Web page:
A study looking at personalised prehabilitation for myeloid leukaemia and myelodysplastic syndrome (PROPEL)

Cancer type:

Acute leukaemia
Acute myeloid leukaemia (AML)
Blood cancers
Myelodysplastic syndrome (MDS)





This study is assessing the value of prehabilitation for people with acute myeloid leukaemia and myelodysplastic syndrome.

It is open to people who have:

  • acute myeloid leukaemia (AML) with no sign of their leukaemia after initial (induction) chemotherapy
  • AML that has come back and after further treatment there is no sign of their leukaemia
  • myelodysplastic syndrome (MDS) that has excess blast cells

More about this trial

After the initial treatment for AML and for MDS you can have further treatment with more chemotherapy only or chemotherapy followed by a stem cell transplant Open a glossary item. These treatments cause people to:

  • feel very tired (fatigue)
  • feel low in mood
  • have a poor diet
  • feel unable to exercise

These effects can make people stop their treatment. People get the most benefit from treatment if they complete it.

Research in other cancer types shows that a pre treatment plan called prehabilitation can help people complete their course of treatment. It might also improve a person’s quality of life and reduce side effects.

A prehabilitation plan includes:

  • improving diet
  • doing exercise
  • improving people’s moods

A prehabilitation plan is not always available for people with AML or MDS. So it isn’t known whether it is better than the best available practice.

In this study, the team will compare a prehabilitation plan with best available practice. The main aim is to find out whether prehabilitation is better than best available practice in preparing people with AML and MDS for their treatment.

Who can enter

The following bullet points are a summary of the entry conditions for this study. Talk to your doctor or the study team if you are unsure about any of these. They will be able to advise you.

Who can take part

You may be able to join this study if all of the following apply. You:

  • have AML or a type of MDS with excess blasts called MDS-EB2 and you have no sign of disease after having initial treatment with chemotherapy. You can also join if your AML has come back and after further treatment there is no sign of disease.
  • are due to have further treatment with either chemotherapy, a stem cell transplant or both
  • have access to the internet and an email address
  • are willing to use video calls for your appointments and sessions
  • are at least 16 years old

Who can’t take part

You cannot join this study if any of these apply. You:

Trial design

The team need 600 people to take part.

This is a randomised study. A computer puts you into 1 of 2 groups. Neither you nor your doctor choose which group you go into. The 2 groups are:

  • best practice usual care (BPUC)
  • personalised prehabilitation care package (PPCP)

BPUC group
You have a 30 minute appointment with a specialist before you start your chemotherapy. They will tell you where you can find information about:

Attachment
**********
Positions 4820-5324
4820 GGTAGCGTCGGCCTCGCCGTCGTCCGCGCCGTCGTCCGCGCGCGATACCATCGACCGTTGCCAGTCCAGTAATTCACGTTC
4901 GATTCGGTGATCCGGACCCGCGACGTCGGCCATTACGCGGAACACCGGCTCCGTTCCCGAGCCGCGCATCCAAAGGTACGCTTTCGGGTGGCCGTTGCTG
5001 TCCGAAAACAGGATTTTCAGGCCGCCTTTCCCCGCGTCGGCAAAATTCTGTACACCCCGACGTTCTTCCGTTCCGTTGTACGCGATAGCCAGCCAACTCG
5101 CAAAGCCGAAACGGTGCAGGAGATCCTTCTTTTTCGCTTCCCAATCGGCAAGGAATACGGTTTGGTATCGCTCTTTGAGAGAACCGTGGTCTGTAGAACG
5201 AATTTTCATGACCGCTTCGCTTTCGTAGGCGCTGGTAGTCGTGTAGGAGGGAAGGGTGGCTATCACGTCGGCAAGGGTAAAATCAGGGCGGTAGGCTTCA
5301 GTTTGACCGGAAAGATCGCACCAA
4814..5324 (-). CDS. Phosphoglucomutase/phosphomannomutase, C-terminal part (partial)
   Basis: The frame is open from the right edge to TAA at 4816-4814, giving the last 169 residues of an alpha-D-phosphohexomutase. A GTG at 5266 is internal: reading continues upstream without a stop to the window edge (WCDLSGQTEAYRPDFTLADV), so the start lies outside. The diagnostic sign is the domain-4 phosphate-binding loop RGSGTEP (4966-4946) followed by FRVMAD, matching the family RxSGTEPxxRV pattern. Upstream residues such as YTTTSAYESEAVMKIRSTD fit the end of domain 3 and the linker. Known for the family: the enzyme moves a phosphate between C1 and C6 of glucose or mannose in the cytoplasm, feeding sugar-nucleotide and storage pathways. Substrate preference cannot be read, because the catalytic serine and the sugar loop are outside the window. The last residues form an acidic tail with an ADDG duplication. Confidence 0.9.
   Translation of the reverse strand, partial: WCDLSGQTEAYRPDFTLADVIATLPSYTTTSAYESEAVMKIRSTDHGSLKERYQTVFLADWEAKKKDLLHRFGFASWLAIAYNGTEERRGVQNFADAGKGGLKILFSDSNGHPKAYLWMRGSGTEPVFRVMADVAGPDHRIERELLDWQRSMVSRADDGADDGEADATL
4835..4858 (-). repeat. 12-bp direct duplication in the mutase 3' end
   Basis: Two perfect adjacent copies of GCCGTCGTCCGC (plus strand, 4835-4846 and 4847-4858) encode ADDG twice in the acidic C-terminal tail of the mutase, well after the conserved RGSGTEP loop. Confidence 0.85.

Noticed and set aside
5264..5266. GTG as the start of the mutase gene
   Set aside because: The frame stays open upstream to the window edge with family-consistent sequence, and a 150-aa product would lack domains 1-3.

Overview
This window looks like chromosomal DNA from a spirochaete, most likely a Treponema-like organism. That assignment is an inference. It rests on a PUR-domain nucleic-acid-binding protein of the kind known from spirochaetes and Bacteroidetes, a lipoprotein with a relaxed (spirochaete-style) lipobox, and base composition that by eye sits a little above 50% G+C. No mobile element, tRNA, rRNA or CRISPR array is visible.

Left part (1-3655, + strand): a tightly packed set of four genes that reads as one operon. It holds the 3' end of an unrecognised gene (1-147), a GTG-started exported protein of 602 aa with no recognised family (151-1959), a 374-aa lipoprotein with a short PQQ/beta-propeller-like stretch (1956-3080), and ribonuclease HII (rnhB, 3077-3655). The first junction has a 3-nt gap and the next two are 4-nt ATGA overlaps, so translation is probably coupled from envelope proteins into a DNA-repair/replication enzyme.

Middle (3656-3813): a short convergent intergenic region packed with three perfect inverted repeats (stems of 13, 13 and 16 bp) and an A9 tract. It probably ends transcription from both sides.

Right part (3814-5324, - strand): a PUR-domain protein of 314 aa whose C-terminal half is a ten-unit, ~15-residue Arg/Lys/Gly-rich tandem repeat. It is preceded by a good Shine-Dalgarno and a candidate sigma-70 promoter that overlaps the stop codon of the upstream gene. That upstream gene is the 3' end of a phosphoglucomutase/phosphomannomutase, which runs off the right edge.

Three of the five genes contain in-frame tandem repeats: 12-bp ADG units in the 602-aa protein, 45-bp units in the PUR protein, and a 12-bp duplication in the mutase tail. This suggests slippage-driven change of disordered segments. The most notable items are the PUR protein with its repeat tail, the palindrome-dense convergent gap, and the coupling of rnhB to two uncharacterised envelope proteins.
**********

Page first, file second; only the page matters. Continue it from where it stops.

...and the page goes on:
• a healthy diet
  • exercise
  • how to look after your emotional wellbeing

PPCP group
You have an hour appointment with a team of specialists before you start chemotherapy. They will work with you to develop a personalised care plan about:

  • a healthy diet
  • exercise
  • how to look after your emotional wellbeing

You see the team of specialists before each chemotherapy treatment and before your stem cell transplant.

You have:

  • a diary to record what you are doing and how you are feeling. You bring this to each session with the specialist team.
  • a weekly phone call from your healthcare team to provide support
  • weekly question and answer group sessions with a dietitian Open a glossary item
  • regular group exercise sessions
  • access to a counsellor therapist and a self help guide to help with your feelings and thoughts

Quality of life
People in both groups fill in questionnaires:

  • when you join the study
  • at regular times during treatment
  • at the end of treatment
  • 3 months after treatment
  • 2 years after treatment

The questions ask about:

  • your general health
  • what you are able to do
  • whether you have seen other health professionals such as your GP

This is a quality of life study questionnaire.

Hospital visits

The study team don’t expect there to be extra visits to the hospital if you take part in the study.

Side effects

Doing exercises might make you feel unwell, tired or breathless. Your muscles might feel sore. These should get better after each exercise session.

We have information about prehabilitation.



Recruitment start:

Recruitment end:

How to join a clinical trial

Please note: In order to join a trial you will need to discuss it with your doctor, unless otherwise specified.

Please note - unless we state otherwise in the summary, you need to talk to your doctor about joining a trial.

Chief Investigator

Professor Janet Dunn
Professor Simon Stanworth

Supported by

NIHR Evaluation Trials and Studies Coordinating Centre (NETSCC)
National Institute of Health and Research: Health Technology Assessment programme
University of Warwick
University Hospitals Coventry and Warwickshire

If you have questions about the trial please contact our cancer information nurses

Freephone 0808 800 4040

Last review date

CRUK internal database number:


Please note - unless we state otherwise in the summary, you need to talk to your doctor about joining a trial.

Last reviewed:

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